I am impressed by the quality of educators, but I realise there are some difficulties in recruiting new teachers. This is not only in Bulgaria, in Western Europe there are similar issues as well. Youth is the future and everyone has to build the new society on young people. This means everyone should be involved with improving the educational system. An important step is to boost the training opportunities for teachers. Now with Covid-19 the first and most important goal is how to maintain the standard of education and enable young people to go to school. Everyone must be committed to this objective.

What do you like to do in your spare time? Do you have any hobbies?

I am great fan of opera. For me it was a great pleasure to discover the Sofia Opera, which is excellent. I go there every chance I get.

Walking in nature is another favourite pastime.

I also read a lot. It was interesting to read some Bulgarian literature. Before I came here I had no idea about this country's literary wealth, which of course I partake of in translation. I would like to mention Georgi Gospodinov, whose writing I like. Not quite well-known in France, unfortunately.

In Sofia, we have organised a book club for female ambassadors. We read and discuss what we can get in translation. It is so important for understanding Bulgarian mentality and culture.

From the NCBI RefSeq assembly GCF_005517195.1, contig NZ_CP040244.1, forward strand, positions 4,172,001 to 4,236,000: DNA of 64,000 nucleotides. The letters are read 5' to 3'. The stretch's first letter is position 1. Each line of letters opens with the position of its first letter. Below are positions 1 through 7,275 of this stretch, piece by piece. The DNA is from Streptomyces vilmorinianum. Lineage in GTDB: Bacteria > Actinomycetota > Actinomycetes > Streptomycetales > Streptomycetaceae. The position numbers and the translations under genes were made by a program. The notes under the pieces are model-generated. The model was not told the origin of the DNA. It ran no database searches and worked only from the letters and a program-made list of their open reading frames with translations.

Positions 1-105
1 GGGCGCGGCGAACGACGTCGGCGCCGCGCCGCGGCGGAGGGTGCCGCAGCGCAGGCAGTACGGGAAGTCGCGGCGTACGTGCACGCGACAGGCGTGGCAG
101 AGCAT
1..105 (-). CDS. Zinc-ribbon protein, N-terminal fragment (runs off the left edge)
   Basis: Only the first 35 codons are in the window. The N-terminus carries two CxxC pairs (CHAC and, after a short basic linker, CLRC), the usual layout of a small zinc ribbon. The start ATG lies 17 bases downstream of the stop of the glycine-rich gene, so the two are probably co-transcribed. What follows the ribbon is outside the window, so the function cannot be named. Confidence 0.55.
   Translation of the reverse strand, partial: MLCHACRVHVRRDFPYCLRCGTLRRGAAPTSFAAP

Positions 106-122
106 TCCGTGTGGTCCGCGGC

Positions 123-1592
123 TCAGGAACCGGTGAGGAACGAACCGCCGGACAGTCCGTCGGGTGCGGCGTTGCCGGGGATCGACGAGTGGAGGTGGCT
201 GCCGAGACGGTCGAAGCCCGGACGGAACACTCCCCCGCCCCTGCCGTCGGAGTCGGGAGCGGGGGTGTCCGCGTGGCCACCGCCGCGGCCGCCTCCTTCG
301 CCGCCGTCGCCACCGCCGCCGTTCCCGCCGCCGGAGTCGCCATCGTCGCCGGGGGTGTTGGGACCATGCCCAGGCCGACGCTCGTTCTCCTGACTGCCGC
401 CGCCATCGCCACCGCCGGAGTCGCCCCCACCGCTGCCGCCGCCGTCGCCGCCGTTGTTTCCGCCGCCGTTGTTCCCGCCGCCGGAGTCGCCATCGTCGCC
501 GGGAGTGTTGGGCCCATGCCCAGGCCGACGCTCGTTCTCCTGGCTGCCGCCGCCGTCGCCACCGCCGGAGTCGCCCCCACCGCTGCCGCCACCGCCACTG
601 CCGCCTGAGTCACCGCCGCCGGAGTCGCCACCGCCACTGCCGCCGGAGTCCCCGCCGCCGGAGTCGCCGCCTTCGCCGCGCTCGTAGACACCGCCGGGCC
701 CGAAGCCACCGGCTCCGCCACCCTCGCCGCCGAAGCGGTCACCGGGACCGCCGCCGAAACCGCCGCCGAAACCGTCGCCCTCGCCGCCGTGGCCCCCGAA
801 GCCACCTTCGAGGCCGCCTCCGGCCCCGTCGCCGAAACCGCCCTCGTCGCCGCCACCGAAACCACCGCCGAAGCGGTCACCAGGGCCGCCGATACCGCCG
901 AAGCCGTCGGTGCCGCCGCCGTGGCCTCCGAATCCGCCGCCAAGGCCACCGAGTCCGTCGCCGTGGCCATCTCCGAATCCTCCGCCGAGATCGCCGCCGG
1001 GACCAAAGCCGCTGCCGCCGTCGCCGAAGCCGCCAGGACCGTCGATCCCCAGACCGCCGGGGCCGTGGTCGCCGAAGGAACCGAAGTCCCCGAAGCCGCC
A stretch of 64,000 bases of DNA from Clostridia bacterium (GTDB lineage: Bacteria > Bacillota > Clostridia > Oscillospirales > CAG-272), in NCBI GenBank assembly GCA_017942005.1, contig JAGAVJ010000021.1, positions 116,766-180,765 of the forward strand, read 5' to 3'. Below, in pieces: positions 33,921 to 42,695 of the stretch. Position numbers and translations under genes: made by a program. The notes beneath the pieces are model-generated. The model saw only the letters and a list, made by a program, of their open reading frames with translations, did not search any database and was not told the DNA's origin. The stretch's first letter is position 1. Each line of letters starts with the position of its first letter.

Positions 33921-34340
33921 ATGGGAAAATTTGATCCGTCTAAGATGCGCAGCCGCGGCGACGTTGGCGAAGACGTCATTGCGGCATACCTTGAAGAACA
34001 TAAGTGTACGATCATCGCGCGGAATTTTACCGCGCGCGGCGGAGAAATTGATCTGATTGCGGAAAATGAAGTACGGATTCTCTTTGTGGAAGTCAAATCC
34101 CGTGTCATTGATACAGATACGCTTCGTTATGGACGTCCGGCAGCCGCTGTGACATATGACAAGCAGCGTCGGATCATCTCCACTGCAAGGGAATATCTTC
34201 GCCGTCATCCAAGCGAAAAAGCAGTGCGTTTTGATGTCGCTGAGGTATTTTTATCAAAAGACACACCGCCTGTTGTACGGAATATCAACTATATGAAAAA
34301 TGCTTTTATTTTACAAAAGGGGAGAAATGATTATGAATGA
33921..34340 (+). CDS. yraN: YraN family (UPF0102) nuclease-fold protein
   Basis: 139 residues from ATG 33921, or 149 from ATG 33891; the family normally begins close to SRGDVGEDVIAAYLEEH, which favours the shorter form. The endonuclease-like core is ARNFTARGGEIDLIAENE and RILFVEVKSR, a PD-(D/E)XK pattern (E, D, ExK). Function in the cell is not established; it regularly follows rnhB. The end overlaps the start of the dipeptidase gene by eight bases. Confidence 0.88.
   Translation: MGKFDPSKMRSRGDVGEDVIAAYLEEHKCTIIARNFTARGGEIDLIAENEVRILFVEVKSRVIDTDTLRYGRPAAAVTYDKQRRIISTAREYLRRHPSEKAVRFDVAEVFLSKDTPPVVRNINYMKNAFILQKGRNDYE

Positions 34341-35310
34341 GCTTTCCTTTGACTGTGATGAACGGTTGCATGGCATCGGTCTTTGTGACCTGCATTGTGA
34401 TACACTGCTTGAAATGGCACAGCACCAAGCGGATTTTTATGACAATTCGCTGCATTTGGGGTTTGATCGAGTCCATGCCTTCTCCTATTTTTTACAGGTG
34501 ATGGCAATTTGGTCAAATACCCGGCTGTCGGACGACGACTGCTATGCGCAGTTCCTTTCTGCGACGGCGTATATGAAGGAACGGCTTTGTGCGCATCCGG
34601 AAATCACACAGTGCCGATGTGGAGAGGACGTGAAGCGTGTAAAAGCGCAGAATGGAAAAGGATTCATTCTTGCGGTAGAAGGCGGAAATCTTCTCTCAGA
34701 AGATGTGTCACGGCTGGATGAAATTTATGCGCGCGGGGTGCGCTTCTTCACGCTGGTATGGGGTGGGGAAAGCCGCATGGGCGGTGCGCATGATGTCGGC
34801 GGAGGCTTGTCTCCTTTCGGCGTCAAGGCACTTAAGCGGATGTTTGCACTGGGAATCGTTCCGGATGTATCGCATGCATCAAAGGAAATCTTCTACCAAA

Can you name three locations in Sofia and in Bulgaria that you like particularly?

I love the parks: the Doctors' Garden and the Borisova Garden. Once a week I like to walk on Vitosha Boulevard. I would like to mention the Synthesis gallery of photography. I hold it very dear to my heart. It is an amazing place offering artists to get together and for the public to see wonderful exhibitions.

Some places outside Sofia are very well known to Bulgarians but not so much to foreigners. One of them is Balchik on the Black Sea coast. It is a fascinating town. The Rhodope Mountains will never cease to amaze. I recently spent some time there: Perperikon, the Dospat Reservoir. I have a particular liking for the village of Gela. Unfortunately, I could not experience the bagpipes, but that's on my bucket list. Arbanasi near Veliko Tarnovo stuns with is churches.

I do not think the future of tourism in Bulgaria is mass tourism. Because of Covid-19 and so on, the future should be more incentive-oriented, more ecological. It should be targeted to nature and heritage. Bulgaria has so much to offer.